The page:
“This would ensure all overtime hours worked are counted when calculating retirement benefits for federal law enforcement officers,” Pascrell said in a March 1 press statement.

And separately, another bill would alter the definition of federal law enforcement officers to include a broader range of federal positions.

The Law Enforcement Officers Equity Act, which Pascrell also introduced, would impact about 30,000 federal employees. It would count, for instance, police officers who work at the Department of Veterans Affairs as federal law enforcement officers.

By expanding the position’s definition, more front line employees would be eligible for 6(c) retirement benefits, which most law enforcement officers already receive. Specifically, 6(c) retirement benefits let employees retire after 20 years of service at or after reaching age 50, or after 25 years of service at any age.

The legislation has bipartisan support, as well as backing from several federal advocacy organizations. Reps. Don Bacon (R-Neb.), Brian Fitzpatrick (R-Pa.) and Gerry Connolly (D-Va.) are the bill’s original cosponsors.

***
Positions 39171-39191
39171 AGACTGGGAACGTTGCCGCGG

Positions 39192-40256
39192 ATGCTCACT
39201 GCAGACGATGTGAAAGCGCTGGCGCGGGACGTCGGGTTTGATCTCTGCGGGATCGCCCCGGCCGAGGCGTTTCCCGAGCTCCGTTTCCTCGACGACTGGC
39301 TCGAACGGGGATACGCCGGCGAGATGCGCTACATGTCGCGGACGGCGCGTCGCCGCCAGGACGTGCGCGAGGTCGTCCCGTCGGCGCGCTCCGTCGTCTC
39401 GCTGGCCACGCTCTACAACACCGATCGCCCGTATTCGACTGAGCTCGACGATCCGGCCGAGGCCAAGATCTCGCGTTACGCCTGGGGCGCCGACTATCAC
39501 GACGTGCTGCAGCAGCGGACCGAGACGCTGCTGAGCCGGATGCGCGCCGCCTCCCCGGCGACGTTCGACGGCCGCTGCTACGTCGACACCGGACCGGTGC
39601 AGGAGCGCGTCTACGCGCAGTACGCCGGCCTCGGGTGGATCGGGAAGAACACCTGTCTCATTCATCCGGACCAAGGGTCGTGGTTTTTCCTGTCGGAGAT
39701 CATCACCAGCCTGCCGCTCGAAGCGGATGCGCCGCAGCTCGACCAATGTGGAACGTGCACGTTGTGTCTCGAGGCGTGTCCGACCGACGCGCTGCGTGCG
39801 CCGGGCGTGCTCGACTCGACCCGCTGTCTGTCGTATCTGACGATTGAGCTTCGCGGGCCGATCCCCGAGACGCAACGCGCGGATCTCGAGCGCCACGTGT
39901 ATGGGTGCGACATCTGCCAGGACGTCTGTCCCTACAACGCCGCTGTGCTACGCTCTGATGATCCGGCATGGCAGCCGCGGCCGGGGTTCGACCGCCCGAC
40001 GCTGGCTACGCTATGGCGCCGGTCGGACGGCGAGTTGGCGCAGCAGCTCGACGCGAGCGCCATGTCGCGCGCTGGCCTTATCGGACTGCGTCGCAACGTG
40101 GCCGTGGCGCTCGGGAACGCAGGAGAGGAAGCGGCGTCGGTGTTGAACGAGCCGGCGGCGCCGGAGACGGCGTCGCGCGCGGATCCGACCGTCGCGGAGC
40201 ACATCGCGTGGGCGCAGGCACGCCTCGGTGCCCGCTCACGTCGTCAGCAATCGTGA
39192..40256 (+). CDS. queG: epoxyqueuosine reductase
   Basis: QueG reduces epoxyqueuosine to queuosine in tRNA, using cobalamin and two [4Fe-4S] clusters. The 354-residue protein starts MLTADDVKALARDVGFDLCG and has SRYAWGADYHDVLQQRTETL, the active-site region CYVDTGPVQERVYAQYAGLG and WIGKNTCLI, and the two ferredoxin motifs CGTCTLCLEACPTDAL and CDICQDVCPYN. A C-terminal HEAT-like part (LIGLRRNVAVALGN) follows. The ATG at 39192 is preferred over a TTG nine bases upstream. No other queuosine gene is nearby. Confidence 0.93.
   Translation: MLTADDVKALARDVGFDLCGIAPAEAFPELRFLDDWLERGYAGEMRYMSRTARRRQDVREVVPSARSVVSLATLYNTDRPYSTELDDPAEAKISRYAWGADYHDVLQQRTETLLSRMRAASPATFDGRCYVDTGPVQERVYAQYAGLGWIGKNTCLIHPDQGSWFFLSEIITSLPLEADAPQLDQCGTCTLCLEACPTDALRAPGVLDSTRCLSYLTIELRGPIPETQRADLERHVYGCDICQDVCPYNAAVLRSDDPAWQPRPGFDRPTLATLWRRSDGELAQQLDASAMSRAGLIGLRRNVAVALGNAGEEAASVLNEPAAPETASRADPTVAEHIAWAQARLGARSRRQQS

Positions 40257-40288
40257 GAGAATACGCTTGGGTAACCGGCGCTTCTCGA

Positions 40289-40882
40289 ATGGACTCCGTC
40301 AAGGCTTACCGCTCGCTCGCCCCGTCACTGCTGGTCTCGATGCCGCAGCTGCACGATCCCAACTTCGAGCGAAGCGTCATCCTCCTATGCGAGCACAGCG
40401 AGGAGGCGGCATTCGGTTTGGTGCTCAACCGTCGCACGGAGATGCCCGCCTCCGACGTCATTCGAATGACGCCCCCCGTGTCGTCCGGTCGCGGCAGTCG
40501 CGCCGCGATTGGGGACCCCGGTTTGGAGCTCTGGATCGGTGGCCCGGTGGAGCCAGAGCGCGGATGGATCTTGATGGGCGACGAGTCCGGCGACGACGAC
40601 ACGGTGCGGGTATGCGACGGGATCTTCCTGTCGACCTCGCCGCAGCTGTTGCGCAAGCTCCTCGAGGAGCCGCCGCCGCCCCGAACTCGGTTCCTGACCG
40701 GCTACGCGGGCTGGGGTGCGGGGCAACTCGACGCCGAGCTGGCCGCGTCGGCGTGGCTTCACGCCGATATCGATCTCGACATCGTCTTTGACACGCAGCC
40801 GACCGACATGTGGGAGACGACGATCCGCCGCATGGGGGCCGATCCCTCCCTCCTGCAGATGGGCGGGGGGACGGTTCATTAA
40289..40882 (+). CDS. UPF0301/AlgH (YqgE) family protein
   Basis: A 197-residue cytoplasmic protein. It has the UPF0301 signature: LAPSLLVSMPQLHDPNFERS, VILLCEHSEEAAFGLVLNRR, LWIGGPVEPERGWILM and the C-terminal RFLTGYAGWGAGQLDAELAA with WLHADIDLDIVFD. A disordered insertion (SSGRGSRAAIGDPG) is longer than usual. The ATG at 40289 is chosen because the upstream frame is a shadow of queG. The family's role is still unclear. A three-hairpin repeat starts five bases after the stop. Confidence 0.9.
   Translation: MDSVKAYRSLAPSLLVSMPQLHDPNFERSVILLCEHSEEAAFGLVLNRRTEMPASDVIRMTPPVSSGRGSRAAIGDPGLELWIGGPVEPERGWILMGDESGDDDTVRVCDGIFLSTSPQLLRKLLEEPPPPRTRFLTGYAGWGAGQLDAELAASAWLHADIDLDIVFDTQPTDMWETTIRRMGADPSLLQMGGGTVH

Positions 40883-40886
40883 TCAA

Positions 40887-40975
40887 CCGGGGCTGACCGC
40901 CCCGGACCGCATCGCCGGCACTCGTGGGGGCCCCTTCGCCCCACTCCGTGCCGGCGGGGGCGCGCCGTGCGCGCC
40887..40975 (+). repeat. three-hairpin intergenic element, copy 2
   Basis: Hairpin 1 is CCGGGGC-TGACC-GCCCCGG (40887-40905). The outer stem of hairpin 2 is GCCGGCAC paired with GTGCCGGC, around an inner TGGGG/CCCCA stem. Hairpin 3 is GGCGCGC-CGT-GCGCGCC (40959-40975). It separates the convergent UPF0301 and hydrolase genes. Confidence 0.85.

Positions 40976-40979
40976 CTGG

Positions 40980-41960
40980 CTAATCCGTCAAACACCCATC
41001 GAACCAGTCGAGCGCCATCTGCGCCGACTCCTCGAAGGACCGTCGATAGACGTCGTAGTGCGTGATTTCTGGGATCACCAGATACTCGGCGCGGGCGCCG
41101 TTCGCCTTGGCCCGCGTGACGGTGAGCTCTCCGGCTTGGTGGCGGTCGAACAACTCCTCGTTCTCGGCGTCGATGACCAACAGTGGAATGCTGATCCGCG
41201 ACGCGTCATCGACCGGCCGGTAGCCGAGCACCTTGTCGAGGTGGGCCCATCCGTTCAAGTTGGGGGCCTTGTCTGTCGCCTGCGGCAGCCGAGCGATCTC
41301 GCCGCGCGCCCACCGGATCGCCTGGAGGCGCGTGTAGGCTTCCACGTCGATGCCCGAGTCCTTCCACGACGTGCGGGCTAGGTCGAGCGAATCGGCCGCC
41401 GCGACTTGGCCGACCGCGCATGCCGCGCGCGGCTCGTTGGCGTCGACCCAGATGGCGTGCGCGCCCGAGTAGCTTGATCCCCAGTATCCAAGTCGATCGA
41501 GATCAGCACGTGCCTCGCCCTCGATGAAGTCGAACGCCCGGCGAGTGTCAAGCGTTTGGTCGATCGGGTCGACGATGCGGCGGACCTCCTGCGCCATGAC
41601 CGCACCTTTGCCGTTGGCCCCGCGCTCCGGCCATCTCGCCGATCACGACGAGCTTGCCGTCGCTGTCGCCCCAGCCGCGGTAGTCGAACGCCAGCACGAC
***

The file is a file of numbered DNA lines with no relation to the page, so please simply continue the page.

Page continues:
“The current federal retirement system penalizes officers who work beyond their normal hours to ensure the safety and security of the American people. This has a negative impact on morale within law enforcement and disincentivizes dedicated service,” FLEOA President Larry Cosme said in a press statement. “This is a small but significant step toward addressing a legacy of disparate treatment for federal law enforcement professionals.”